Racing learns some tough lessons
Two weeks ago, on Aug. 9, Kevin Ward Jr. lost his life in an on-track incident at Canandaigua Motorsports Park that also involved former IndyCar and NASCAR champion Tony Stewart.
Many drivers have lost their lives while driving, including greats like Dale Earnhardt Sr. and Ayrton Senna.
It is a danger that is reluctantly accepted. However, the tragedy at Canandaigua Motorsports Park was different.
Tony Stewart’s car struck Ward after a crash. An angry Ward exited his car and walked onto the active racing surface. He approached Stewart’s car, throwing his hands in the air and showing his displeasure.
It was then that Stewart drove his car, and the right rear tire of the sprint car struck Ward, who was later pronounced dead.
For me, this accident really hit home.
I raced champ karts in the World Karting Association for 12 years from 2001 until 2012 at tracks in Pennsylvania and throughout the country. I have also been to countless sprint car and NASCAR races.
In short, I grew up with racing. It has been and always will be my passion.
Unfortunately, many people who do not know racing were quick to pass judgment on this accident.
I have never raced a sprint car, but I have been in one and have been to dozens of races. These cars supply limited visibility, high horsepower, lack a radio for communication and are very light in weight, making them hard to control.
This incident occurred on a dimly lit, slick dirt track in a car that does not provide much visibility.
It is possible that Stewart did not see Ward until the last second. Ward’s black race suit and helmet also would be difficult to see.
It also is possible that when Stewart saw Ward, he revved his engine to try to turn the car and avoid him. The video shows that Stewart moves up the track to the right.
It is important to know that sprint cars kick sideways upon being throttled and turned, so turning the car right would ideally throw the rear of the car left. Stewart could have done this in an effort to avoid Ward.
Another possibility is that Stewart was trying to throw dirt or “buzz” Ward and make a point.
This certainly does not mean he was trying to strike him with his car. Stewart may have felt Ward overreacted to the crash. In the past, I have seen drivers accelerate, spin the tires and “buzz” another driver who has come on to the track to show displeasure.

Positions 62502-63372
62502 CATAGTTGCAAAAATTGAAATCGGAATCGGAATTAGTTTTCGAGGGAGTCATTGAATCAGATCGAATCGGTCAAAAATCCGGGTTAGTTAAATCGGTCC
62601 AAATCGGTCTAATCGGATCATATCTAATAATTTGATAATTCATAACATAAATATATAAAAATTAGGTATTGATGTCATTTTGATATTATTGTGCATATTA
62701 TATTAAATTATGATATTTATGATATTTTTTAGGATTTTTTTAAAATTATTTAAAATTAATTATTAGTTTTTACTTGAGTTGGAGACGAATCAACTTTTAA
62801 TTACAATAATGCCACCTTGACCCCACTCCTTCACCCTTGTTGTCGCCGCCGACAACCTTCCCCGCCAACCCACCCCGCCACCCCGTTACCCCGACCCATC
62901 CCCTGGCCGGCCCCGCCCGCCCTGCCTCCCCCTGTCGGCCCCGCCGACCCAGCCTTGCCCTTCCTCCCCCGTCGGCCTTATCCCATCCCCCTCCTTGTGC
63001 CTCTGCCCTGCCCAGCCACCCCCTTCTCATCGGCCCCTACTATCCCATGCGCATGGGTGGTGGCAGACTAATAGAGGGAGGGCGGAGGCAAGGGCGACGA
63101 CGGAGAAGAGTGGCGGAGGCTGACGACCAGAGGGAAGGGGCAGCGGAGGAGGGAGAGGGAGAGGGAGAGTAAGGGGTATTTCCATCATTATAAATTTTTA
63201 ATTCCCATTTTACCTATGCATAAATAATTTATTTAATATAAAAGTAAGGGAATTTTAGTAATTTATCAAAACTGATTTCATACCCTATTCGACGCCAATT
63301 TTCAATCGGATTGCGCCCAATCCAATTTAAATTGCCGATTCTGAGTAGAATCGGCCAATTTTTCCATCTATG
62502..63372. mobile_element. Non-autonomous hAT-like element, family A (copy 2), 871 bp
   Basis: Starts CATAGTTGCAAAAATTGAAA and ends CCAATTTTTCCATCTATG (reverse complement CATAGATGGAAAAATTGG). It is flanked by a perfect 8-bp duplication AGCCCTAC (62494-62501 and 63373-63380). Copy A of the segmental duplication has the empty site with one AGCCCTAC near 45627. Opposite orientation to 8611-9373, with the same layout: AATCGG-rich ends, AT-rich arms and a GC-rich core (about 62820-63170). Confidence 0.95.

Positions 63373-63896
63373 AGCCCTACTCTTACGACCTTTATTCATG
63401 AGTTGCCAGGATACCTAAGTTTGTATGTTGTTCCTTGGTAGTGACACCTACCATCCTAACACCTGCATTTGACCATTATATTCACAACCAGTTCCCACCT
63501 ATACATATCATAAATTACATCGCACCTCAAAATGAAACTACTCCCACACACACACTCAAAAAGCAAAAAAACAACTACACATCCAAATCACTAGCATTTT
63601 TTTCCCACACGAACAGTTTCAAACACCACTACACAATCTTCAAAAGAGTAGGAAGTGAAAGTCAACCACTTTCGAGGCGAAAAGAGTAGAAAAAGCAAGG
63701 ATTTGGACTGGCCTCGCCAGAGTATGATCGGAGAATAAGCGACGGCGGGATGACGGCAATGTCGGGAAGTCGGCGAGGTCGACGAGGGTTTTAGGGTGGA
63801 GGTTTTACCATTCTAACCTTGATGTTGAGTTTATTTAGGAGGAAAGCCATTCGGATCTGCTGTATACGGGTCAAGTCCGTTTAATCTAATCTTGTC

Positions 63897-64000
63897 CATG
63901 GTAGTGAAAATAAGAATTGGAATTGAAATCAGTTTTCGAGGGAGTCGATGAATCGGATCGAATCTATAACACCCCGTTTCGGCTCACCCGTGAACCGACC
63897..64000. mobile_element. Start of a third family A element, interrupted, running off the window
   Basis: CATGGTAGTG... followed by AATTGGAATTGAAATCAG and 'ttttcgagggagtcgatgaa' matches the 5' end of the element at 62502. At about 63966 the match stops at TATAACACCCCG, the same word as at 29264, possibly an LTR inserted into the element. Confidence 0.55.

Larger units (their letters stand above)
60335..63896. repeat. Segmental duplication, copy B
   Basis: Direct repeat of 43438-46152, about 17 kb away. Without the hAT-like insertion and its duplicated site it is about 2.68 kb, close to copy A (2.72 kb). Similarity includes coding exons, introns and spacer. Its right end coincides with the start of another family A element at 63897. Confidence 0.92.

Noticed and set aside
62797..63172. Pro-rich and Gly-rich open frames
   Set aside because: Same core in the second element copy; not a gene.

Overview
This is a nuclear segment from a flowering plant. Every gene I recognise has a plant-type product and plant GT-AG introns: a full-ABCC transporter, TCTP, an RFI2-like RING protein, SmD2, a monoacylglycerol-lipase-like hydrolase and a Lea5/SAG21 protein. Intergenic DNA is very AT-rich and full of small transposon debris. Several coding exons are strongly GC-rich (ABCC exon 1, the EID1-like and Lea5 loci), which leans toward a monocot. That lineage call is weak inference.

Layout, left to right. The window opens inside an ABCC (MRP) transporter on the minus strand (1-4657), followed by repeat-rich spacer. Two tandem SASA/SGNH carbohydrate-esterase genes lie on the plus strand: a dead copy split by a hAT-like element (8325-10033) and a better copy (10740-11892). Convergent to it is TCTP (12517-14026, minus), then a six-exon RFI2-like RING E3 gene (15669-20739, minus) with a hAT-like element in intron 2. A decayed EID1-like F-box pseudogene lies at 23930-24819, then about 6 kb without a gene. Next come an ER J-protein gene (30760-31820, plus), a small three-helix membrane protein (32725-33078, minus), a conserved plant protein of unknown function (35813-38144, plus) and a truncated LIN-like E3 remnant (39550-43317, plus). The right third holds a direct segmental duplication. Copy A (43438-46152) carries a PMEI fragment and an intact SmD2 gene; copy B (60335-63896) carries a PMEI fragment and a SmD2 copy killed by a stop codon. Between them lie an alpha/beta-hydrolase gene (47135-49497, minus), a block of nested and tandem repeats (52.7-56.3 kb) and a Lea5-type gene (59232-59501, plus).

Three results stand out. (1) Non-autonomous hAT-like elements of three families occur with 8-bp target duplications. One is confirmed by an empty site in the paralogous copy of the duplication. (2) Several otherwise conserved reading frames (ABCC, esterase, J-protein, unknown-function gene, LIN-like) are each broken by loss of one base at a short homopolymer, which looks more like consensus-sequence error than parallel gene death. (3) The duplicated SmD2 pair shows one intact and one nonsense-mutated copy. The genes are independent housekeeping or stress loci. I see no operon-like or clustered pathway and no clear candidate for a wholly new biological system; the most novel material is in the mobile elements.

While this may not be the smartest move a driver could make, it is something that has been going on for years. Drivers are not immune to losing their tempers – including Stewart, who has been in altercations over the years, most notably throwing his helmet at fellow NASCAR driver Matt Kenseth’s car.
But Stewart has never intentionally tried to cause harm in these incidents, especially by using his car. Revving your engine to show another driver you aren’t going to back down is almost common practice. It likely won’t be anymore.
The common feeling among the racing community is that Stewart wouldn’t intentionally hit another driver. I believe this is absolutely correct.
The more important aspect for the future of racing that reaches farther than just sprint cars is that Ward left his car and walked onto the racing surface.
In my opinion, rule one of a crash is to stay in the car until it is safe to exit. NASCAR and many local racetracks have implemented a rule stating drivers should not exit their car until safety crews have arrived, unless there are extenuating circumstances such as a fire.
Hopefully this can prevent any other similar incidents. While the racing community mourns the loss of Kevin Ward Jr., it can also learn from this terrible incident.
Lynam, a resident of Duncansville, is entering his junior year at the University of Pittsburgh.